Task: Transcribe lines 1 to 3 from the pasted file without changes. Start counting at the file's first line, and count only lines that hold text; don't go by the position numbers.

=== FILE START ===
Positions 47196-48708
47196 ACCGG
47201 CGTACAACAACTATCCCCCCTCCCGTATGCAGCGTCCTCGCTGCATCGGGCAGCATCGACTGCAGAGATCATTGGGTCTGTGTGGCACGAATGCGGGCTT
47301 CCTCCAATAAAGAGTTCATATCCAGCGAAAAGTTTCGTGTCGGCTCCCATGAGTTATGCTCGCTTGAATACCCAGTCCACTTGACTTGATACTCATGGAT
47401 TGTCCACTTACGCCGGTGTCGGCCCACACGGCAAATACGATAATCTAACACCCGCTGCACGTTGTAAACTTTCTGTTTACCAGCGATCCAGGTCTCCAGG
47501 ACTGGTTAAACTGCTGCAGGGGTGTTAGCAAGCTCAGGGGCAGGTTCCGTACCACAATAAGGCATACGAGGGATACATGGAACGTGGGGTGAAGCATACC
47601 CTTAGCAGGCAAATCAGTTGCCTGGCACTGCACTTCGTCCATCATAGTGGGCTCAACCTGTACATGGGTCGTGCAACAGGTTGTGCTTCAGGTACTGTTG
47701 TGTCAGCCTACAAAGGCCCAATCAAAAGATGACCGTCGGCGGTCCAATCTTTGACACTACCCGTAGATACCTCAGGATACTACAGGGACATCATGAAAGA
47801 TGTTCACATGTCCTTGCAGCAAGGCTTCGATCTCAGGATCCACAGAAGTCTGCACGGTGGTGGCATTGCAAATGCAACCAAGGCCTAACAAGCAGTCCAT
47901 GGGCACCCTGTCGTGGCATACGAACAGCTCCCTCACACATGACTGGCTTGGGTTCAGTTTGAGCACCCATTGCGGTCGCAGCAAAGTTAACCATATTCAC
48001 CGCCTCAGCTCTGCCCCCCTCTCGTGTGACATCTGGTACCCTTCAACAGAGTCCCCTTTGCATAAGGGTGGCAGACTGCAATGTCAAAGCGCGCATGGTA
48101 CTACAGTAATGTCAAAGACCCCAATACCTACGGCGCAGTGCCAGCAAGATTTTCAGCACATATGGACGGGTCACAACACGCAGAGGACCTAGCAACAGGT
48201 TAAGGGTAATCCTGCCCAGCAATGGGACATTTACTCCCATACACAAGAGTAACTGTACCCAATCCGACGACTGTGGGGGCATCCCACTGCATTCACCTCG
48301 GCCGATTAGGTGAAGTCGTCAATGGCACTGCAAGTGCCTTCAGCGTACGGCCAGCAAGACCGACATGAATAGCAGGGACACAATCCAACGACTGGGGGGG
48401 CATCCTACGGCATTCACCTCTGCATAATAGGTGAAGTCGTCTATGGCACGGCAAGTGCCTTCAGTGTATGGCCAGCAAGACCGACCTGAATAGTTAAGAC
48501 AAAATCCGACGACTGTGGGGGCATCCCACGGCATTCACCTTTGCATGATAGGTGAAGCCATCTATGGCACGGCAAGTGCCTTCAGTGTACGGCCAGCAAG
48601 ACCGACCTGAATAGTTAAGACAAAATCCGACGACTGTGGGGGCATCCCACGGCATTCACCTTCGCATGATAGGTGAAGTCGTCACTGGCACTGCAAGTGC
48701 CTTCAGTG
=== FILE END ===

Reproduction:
Positions 47196-48708
47196 ACCGG
47201 CGTACAACAACTATCCCCCCTCCCGTATGCAGCGTCCTCGCTGCATCGGGCAGCATCGACTGCAGAGATCATTGGGTCTGTGTGGCACGAATGCGGGCTT